Be the Change

Before I became a mom, autism was my greatest fear.  

I remember praying to God, begging really, "Please don't give me autism."  I just knew that autism was that one thing that I could not handle.  

Fast forward six years, and I have two beautiful boys.  Finley is six.  He is smart and a little sarcastic (I don't know where he gets that from...).  He is also the most compassionate child I have ever met.  I think this has much to do with his personality, it's just always been a part of who he is.  I also think his brother has a lot to do with it.

Colin is five years old.  He, like his brother, is smart.  He is the sweetest, most affectionate child you'll ever met.  Colin also has severe autism.  

I will be the first to tell you that I am not a "special' parent.  I am not "strong"by any means.  I am no more equipped for this job of special needs parenting than you or anyone else.  

I just love both of my children more than I love donuts...and I really love donuts.

When he first received his diagnosis at the age of three, I didn't feel the need to broadcast it to the world.

"Hello, Social Media World, Colin has autism!"

Nope, I didn't do that at all.  Our family and friends knew, of course, but I didn't feel like I owed the world an explanation.  This was Colin's diagnosis.  It was ours to handle as a family.

A few months into it though, my mindset changed.  I had this beautiful, amazing little boy, and I wanted to world to understand him.  I wanted the world to love him for who is, just as I love him.  I wanted the world to accept his differences and love him for those differences.  No, I didn't owe the world a thing, but I owed it to my son to be his voice when he didn't have one.  

So I started writing.  I just wanted to share our story, to teach the world about my son who has autism.  I never dreamed that writing would connect me to so many other moms out there.  Moms who are experiencing the same things with their children.  Moms who worry just as much as I do.  Moms who celebrate all of the little victories, just like we do in our home.  Moms who wonder what their child's future might look like.  Moms who just get it.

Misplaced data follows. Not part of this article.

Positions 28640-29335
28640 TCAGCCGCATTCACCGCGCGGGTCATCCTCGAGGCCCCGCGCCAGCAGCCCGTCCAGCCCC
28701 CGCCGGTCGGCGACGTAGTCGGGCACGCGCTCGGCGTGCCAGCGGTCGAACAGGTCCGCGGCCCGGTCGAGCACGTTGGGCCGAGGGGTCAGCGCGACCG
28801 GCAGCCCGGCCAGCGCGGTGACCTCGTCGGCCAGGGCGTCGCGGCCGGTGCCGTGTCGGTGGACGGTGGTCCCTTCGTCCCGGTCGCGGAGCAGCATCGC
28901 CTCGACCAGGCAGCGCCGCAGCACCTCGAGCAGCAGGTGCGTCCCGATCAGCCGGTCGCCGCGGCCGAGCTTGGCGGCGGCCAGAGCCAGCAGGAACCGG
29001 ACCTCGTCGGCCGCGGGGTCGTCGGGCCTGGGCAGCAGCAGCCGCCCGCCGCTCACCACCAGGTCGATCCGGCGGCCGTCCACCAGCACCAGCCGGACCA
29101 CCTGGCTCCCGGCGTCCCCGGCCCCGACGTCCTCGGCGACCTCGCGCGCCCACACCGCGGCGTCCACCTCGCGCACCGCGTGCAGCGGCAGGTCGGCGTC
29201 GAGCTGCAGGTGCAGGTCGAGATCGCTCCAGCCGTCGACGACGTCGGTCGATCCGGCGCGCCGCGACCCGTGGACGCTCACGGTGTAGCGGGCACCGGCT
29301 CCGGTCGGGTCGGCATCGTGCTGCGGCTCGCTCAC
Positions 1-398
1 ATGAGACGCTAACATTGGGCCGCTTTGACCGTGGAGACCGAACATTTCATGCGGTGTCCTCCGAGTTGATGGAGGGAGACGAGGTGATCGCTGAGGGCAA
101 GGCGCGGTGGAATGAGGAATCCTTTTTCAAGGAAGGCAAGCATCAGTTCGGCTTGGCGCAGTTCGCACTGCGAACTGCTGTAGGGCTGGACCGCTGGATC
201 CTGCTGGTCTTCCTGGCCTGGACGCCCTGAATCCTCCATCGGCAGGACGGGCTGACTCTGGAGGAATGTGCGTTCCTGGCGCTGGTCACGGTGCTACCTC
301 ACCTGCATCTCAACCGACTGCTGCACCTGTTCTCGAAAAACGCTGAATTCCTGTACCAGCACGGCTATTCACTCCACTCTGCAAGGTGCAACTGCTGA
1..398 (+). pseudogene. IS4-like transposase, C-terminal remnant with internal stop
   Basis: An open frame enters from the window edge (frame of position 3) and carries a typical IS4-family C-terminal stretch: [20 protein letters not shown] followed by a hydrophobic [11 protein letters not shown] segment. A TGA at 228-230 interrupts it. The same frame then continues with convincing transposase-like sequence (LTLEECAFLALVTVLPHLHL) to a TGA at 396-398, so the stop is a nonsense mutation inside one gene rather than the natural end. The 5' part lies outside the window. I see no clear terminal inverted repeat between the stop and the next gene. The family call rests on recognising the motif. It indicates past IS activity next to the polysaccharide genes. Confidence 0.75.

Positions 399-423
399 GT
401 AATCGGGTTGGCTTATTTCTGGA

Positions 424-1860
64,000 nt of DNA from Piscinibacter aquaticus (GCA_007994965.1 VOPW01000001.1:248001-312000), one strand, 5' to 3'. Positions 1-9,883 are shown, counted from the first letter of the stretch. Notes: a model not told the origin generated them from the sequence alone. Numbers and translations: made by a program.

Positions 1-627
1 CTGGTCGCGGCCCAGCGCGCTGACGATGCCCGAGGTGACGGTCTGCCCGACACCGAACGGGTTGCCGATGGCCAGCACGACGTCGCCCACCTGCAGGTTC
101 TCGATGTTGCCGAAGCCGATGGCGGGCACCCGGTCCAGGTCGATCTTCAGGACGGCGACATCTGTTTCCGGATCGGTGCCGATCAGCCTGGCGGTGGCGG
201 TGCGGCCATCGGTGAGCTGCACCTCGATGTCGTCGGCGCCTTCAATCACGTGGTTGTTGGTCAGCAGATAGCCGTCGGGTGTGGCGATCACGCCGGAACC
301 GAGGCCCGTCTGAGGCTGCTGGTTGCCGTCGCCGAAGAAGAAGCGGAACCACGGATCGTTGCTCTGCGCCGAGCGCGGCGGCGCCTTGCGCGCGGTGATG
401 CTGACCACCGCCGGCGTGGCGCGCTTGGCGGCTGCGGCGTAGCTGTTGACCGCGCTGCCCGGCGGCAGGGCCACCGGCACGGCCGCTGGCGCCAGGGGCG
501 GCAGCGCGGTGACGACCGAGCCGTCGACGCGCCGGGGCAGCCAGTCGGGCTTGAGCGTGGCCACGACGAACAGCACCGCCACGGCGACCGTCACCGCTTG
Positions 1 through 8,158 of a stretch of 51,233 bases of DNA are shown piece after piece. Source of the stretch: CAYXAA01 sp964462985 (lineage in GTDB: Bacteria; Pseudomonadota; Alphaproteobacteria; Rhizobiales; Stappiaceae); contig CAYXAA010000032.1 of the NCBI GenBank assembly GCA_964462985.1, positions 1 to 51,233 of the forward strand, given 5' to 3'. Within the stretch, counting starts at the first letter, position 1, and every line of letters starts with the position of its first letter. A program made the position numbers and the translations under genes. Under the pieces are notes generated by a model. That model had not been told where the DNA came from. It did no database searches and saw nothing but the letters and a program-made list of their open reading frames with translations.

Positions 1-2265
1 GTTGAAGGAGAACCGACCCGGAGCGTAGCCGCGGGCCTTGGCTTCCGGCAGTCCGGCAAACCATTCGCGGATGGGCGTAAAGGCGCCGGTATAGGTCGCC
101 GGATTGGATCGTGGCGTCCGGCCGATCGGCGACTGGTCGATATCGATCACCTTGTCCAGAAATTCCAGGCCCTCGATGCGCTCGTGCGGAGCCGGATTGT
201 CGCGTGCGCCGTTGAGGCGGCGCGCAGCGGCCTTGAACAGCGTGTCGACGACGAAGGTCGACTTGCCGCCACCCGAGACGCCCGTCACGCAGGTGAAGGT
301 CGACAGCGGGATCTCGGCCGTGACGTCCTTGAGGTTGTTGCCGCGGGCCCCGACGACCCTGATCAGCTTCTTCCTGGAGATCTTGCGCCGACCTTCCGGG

Over the course of the last year, my mission has grown.  My heart is with autism and the families affected by it.  This is a bold statement, but I want to change the world.

I want to help create a world that is not just aware of autism.  I want to see a world that accepts autism.  

I want Colin to live in a world that accommodates his needs without seeing it as an imposition.
I want Colin to live in a world where people see him for who is and love him for it.
I want Colin to live in a world that acknowledges his struggles, and celebrates his victories.
I want Colin to live in a world that sees his value and encourages him to pursue his dreams. 

This is my goal, and I'm sure that I speak for many parents out there who feel the same way.  Mahatma Gandhi said it best: "Be the change you wish to see in the world."

This is so, so true.  If I want that world to exist for my son, I have to work toward that goal.  I will share our story, because I believe that stories are worthless without being shared.  I believe that I was given this incredible opportunity as Colin's mom, and I am going to do my best to give him the life that he deserves.  This is not the path I would have chosen for my life, but I am so thankful that God saw fit to give me this child who has autism.  Colin turned our world upside down, and now I'll turn the world upside down for him.  

As I said earlier, I am not special, strong, or uniquely-equipped for this task, but I do have an unending love and devotion for my son, and I will stop at nothing to give him his best life.  I will work to build a strong community around him, and I encourage you to do the same.  Share your story, because your story has worth and meaning.  We are in this together.  

Now, let's do this.  Let's change the world. 


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